In recent weeks, both Uruguay and Brazil have moved toward joining Argentina and Mexico and other nations in which same-sex marriage is possible. Uruguay enacted legislation in April; see Zack Ford, Uruguay Becomes 12th Country to Recognize Same-Sex Marriage (Think Progress, April 11, 2013).
Legislation to extend full marriage rights to same-sex couples is on the political agenda in both France and the UK for 2013. See Harvey Morris, Gay Marriage Fight Intensifies in Britain and France, International Herald Tribune/NY Times, Dec. 12, 2012.
Controversy over several cases of Hindu women converting to Islam in order to marry Islamic men has reached the Pakistani Supreme Court, which resolved the cases by sequestering the women from their families and their husbands in a shelter for several weeks and then having a court registrar record their statements privately regarding their decisions to convert.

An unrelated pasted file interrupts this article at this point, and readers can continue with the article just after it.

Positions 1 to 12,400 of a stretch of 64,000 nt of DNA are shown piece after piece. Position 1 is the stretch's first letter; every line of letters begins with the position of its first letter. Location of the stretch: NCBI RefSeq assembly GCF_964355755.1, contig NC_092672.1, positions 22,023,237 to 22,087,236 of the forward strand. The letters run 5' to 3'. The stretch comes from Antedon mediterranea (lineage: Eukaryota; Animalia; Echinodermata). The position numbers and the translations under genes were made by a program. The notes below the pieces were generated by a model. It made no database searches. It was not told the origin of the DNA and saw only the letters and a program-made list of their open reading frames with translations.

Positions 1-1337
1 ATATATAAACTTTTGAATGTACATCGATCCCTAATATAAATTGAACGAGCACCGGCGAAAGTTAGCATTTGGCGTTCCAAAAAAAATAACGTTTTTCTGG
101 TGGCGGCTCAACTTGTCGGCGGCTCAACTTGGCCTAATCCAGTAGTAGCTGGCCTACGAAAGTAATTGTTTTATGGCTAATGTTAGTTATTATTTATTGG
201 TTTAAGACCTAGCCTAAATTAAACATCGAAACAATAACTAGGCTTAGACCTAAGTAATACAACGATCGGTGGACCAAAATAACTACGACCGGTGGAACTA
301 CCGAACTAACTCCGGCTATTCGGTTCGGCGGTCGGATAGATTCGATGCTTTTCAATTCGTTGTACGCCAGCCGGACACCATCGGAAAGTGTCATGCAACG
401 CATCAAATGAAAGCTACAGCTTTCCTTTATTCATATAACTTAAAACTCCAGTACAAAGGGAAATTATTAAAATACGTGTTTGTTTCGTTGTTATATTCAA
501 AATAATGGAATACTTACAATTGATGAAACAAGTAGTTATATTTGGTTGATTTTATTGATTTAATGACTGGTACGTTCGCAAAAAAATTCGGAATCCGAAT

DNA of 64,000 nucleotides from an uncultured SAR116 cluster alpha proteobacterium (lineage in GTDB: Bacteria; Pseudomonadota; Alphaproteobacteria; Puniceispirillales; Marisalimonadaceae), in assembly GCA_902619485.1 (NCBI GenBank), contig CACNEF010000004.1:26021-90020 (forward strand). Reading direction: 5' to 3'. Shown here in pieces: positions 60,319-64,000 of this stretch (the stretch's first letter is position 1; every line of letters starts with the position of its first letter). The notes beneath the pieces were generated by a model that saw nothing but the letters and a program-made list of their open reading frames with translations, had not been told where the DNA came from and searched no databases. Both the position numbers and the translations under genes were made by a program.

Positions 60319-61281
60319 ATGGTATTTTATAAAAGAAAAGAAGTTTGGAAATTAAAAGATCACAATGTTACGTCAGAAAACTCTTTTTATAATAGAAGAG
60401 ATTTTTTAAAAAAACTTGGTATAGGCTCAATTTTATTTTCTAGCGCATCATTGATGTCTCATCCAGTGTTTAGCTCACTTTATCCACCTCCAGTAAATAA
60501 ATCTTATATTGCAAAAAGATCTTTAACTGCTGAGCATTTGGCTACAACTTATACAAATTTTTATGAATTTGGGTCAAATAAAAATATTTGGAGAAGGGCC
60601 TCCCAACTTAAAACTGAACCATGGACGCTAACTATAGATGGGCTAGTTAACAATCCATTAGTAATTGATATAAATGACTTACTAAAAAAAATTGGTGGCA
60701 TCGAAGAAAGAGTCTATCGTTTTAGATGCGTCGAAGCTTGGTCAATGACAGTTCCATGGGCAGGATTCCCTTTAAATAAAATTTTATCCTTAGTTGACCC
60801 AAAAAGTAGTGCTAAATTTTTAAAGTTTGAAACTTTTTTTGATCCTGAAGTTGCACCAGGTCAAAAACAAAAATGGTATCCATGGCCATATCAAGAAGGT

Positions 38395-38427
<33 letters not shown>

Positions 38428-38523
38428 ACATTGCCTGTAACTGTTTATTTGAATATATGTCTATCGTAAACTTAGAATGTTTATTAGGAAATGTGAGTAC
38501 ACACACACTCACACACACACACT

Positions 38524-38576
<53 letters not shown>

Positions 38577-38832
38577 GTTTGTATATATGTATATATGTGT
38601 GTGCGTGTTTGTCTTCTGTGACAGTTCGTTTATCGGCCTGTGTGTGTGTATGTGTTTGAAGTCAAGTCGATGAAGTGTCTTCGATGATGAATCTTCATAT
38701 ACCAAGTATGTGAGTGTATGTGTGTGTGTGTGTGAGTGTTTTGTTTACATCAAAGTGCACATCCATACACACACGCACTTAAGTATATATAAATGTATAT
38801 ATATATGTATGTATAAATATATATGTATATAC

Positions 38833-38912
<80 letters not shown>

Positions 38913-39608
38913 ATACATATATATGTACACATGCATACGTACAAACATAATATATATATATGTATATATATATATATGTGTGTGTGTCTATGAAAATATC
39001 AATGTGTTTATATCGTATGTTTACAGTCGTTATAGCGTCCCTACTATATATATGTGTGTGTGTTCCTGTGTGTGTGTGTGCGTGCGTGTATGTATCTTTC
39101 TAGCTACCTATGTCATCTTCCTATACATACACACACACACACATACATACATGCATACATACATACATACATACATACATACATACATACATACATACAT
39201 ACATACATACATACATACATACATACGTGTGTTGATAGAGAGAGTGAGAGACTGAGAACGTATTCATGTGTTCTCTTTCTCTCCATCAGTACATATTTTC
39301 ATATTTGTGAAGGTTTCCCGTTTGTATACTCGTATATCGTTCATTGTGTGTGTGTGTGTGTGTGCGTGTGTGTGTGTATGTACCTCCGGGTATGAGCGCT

An article in the Washington Post discusses the controversy in Morocco sparked by the suicide last month of a teenager who was raped and then married off to the man who had raped her. The current law allows a rapist to avoid prosecution if he marries the vicitm.The story reports that although the current law sets the legal age for marriage at 18, more than 35,000 exceptions are granted by judges every year. See Edward Cody,
Part II of the Special Commission on the Practical Operation of the Hague Abduction and Child Protection Conventions begins on Wednesday, January 25, 2012 and continues through January 31 in The Hague. Rather than focusing primarily on the possibility of a protocol to the Abduction Convention, the meeting will focus on future work in three areas: enforceability of mediated agreements in the family law area, a legal basis for direct judicial communication, and the treatment of domestic violence issues within a return proceeding. In addition to a
The rules have changed for Britain’s royal family, with the unanimous approval by the Commonwealth countries of changes to the Bill of Rights 1688; the Coronation Oath Act 1688; the Act of Settlement 1701; and the Royal Marriages Act 1772. The new law places daughters and sons on an equal footing with respect to inheriting the throne, beginning with any children born to Prince William and Princess Kate. The new law also abolished the rule prohibiting a British monarch from being married to a Catholic.